Now that you’ve analysed your customers and defined your strategy’s focus, you will need to create the content around it. Blogging and SEO go hand in hand. A good blog article is only worth the time it takes to write it if you’ve taken the time to research what people are looking for and what they want to read.
Here’s a common process for content creation:
Step 1: Keyword Research
Head over to Google Adwords’ Keyword Planner and type in your keywords. Look around in Google for similar keywords and find related terms. Once you have a list of about 10-20 keywords, put them through the Keyword Planner and find their search volume as well as their competition. Continue to do this until you have at about 5-10 keywords with over 1,000 monthly searches and less than 50% competition (percentages show when you export the list to .csv).
Step 2: Write A Blog
Use the highest searched keyword for the title and the top 5 highest searched keywords for your subheadings. Write at least 400 words and make sure your writing is high quality (correct grammar, engaging and interesting). Try to use the highest searched keywords in your first paragraph and intrigue your audience at the same time. Don’t forget to break up the text to make it easier to read (use steps, block quotes, bold, italic and headings).
Step 3: Add Images
Use at least 2 images. Either take some photos or find some stock images that you can modify to help visualise your blog article. Try to stay away from stock images as the majority are very corporate and impersonal for readers. The majority of readers resonate more with an iPhone photo than a stock image. Just be sure to use SEO technique on your images as well (add the keyword as the alternative text for the photo and caption).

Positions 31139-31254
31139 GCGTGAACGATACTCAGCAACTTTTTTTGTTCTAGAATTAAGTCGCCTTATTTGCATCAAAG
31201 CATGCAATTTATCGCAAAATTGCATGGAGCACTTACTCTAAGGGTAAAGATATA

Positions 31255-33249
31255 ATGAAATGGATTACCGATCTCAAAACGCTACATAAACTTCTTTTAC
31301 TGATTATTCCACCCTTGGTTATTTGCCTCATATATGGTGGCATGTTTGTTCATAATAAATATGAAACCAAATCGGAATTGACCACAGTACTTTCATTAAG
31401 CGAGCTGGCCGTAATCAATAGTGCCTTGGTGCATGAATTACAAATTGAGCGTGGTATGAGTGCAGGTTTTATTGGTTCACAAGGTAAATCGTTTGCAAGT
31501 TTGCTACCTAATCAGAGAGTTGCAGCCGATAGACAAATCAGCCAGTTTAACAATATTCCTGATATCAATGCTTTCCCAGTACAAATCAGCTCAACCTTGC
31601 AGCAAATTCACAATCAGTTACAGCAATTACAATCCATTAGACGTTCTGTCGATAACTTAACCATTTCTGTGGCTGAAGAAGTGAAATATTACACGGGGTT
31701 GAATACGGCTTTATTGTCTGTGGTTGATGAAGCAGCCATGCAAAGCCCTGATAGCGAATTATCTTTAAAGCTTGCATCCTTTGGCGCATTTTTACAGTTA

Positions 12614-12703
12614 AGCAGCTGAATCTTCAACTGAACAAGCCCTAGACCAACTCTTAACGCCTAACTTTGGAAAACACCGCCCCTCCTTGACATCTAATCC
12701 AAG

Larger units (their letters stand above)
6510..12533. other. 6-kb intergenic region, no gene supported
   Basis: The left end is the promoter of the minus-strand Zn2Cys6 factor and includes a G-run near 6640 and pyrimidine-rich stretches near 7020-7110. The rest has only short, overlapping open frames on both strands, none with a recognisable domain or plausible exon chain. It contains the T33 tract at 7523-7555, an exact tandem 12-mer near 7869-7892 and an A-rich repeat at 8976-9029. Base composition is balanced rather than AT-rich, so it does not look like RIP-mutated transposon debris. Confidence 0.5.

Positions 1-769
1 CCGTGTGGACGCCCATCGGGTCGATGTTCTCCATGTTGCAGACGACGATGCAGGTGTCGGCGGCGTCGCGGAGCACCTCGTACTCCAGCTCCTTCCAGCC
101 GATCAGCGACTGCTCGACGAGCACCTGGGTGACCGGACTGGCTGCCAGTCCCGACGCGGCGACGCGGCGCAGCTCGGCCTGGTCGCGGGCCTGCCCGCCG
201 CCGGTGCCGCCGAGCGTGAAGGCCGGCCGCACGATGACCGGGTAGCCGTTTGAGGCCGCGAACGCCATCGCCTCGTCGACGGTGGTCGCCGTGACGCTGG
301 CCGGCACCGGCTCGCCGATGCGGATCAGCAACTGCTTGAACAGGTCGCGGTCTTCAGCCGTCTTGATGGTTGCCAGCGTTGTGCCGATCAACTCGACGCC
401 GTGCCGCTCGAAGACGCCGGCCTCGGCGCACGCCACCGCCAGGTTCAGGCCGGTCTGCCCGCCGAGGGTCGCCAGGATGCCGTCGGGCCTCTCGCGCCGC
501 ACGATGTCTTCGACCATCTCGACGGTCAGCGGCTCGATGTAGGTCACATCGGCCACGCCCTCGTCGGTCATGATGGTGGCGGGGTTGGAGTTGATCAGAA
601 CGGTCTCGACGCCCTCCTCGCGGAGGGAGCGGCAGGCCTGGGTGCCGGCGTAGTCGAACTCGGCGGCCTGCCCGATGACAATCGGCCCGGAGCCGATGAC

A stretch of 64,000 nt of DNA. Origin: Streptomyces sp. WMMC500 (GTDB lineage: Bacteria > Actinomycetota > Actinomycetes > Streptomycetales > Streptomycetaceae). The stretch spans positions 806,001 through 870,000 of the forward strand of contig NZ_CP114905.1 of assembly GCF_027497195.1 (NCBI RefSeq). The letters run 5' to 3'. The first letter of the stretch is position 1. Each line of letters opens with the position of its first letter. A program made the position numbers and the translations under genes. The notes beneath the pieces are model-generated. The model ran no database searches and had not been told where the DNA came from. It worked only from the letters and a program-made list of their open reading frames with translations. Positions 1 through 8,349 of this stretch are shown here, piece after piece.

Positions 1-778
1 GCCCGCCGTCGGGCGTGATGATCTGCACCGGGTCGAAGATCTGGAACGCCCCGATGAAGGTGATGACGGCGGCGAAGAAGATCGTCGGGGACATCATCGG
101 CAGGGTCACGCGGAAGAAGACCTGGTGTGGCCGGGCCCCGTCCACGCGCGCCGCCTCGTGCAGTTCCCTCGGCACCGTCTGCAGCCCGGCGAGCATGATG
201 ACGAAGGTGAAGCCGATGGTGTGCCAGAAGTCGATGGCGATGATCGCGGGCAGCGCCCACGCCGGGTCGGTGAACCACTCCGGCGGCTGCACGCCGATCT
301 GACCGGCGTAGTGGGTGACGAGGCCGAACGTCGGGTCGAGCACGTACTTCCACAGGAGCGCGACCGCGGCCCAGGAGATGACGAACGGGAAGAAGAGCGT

Step 4: Branch Out
Now that you have a solid SEO tool on your website earning you traffic, you can take some time to turn it into a podcast and video as well as social media posts and emails. Record yourself talking about the article you wrote. Record a video or a screencast demonstrating what you’re doing. Create more images and quotes for Facebook, Twitter and Instagram posts and add them to the content.
One blog article can usually become about 3-5 social media posts as well as include Tweetable quotes and shareable images. Alternatively, we might create a video that can then become 4 articles and 12 social media posts. It all depends on the campaign and what the focus is. If you find that your typical clients are on YouTube, then start with video. If you’re unsure of where your clients are start with the blog. You’ll get traffic regardless and then you can easily create more content for the other channels.
Just a quick word about inbound marketing…
All of these efforts are based on a concept called inbound marketing which consists of getting the customers to contact or engage with you or your brand. This is much more profitable and more common now than traditional outbound sales or marketing which typically includes cold-calling, canvassing, appointment setting and other technique which require a dedicated sales staff.
Inbound marketing has risen in popularity due to its efficiency and scalability. It’s much more difficult to pay and train a sales team than to write some good blogs and put an opt-in form on a website. Spending the same amount on inbound marketing as you would on a sales team will yield a much higher ROI and ensure success whereas the sales team could potentially underperform or require more training.